These and other objects and advantages of the method of the invention will be understood by those skilled in the art upon becoming familiar with the following description and the appended claims.
The method of the invention is based on the discovery that upon injecting a stable, high capacity chelating agent for polyvalent metal ions, which form flow restricting mineral deposits, into the heating-mixing cycle of an onstream continuous wood chip digester at a concentration greater than that required to chelate all such polyvalent metal ions in solution in the cooking mixture being cycled, at least part of the added chelating agent remains in the recirculatnig heatingmixing cycle for a substantial period of time and flow restricting mineral or hardness deposits on the heaters, downcomers, and intake screens of the cycle are substantially reduced or eliminated.
Any chelating agent for polyvalent metal ions will do providing that it is highly soluble in the hot (about 350 C.) aqueous alkaline pulping liquor, that it is stable in such solutions having an alkalinity of about pH 14 and that it has a high chelating capacity for mineral depositforming polyvalent metal ions such as calcium and magnesium ions. High capacity chelating agents for polyvalent metal ions are those capable of chelating about 0.2 to 0.4 gram of calcium (expressed as CaCO per gram of chelating agent.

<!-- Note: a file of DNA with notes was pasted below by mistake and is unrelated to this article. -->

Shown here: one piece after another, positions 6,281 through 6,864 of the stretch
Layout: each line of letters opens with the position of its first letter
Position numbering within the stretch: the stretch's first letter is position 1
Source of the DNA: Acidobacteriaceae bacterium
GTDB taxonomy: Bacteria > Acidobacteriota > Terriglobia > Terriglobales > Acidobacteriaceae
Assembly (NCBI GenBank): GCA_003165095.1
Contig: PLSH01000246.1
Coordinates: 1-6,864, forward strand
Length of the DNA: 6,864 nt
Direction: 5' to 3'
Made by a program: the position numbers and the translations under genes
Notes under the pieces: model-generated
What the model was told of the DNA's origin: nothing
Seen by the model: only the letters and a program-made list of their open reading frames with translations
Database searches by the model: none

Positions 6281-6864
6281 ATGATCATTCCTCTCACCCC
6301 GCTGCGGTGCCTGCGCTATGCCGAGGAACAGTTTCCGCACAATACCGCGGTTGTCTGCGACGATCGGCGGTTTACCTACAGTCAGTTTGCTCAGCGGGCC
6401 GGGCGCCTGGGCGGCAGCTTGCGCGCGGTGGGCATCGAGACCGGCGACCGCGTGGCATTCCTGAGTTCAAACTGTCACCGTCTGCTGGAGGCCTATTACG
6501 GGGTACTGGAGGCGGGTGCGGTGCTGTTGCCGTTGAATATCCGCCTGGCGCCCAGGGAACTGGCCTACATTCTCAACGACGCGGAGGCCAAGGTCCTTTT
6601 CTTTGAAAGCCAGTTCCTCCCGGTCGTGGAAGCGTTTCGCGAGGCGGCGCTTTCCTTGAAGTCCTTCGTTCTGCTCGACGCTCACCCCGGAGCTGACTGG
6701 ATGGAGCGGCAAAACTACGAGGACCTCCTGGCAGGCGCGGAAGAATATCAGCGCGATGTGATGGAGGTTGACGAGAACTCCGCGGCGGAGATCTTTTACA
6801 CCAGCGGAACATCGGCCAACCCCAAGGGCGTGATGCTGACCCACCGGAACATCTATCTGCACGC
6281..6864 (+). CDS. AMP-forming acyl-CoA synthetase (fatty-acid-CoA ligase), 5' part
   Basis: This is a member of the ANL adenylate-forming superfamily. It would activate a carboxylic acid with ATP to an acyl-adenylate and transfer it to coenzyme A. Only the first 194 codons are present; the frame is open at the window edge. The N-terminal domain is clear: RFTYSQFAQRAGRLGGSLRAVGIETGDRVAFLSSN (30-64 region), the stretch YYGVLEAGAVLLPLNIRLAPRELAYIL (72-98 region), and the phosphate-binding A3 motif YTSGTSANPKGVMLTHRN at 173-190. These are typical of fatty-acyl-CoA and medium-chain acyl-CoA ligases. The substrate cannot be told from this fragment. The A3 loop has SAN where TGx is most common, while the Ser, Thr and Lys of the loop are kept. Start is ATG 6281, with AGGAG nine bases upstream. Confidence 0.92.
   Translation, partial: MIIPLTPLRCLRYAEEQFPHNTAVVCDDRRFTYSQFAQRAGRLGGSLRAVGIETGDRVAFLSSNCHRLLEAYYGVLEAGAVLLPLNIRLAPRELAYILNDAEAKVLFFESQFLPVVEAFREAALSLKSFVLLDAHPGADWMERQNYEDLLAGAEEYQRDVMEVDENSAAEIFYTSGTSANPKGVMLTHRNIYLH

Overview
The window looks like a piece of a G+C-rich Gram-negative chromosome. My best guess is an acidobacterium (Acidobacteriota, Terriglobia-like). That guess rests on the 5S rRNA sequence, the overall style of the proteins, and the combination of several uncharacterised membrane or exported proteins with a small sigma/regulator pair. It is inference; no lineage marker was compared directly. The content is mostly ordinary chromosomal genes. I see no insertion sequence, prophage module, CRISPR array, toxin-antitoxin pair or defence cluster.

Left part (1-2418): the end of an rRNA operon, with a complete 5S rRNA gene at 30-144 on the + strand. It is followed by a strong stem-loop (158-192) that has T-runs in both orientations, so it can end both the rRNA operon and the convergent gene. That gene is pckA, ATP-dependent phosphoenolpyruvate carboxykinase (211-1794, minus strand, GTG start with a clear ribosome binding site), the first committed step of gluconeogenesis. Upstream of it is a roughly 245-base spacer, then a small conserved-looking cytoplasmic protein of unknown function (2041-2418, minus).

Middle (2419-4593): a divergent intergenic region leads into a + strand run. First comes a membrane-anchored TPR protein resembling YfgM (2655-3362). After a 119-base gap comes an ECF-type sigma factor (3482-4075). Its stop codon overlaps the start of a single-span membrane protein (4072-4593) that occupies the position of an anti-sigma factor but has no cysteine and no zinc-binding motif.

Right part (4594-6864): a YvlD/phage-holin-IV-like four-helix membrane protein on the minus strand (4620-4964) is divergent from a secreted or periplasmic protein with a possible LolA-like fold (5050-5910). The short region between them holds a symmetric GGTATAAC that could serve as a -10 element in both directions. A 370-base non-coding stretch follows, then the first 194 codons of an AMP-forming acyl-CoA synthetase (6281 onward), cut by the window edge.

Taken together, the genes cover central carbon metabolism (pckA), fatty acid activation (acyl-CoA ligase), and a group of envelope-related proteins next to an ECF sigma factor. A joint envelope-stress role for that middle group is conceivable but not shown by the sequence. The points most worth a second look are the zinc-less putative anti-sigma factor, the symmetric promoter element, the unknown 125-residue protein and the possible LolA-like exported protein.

Examples of alkaline stable high-capacity chelating agents for polyvalent metal ions are: ethylenediaminetetraacetic acid, diethylenetriaminepentaacetic acid, hydroxyethylethylenediaminetriacetic acid, and nitrilotriacetic acid. These compounds in the form of free acids are soluble in the hot alkaline pulping liquor and may be used in that form if facilities are available for injecting dry or slurried compound into the pulping liquor. Generally it is much more convenient to inject an aqueous solution of chelating agent into the pressurized system of the digester. To that end, the more suitable chelating agents should have a water solubility of at least about 10 percent by weight. The foregoing compounds are therefore employed as one of their ammonium or alkali metal salts having the requisite solubility. Usually diammonium or dimetal salts or those having a greater substitution of hydrogen are employed. Ordinarily these acids are employed in the form of their sodium salts.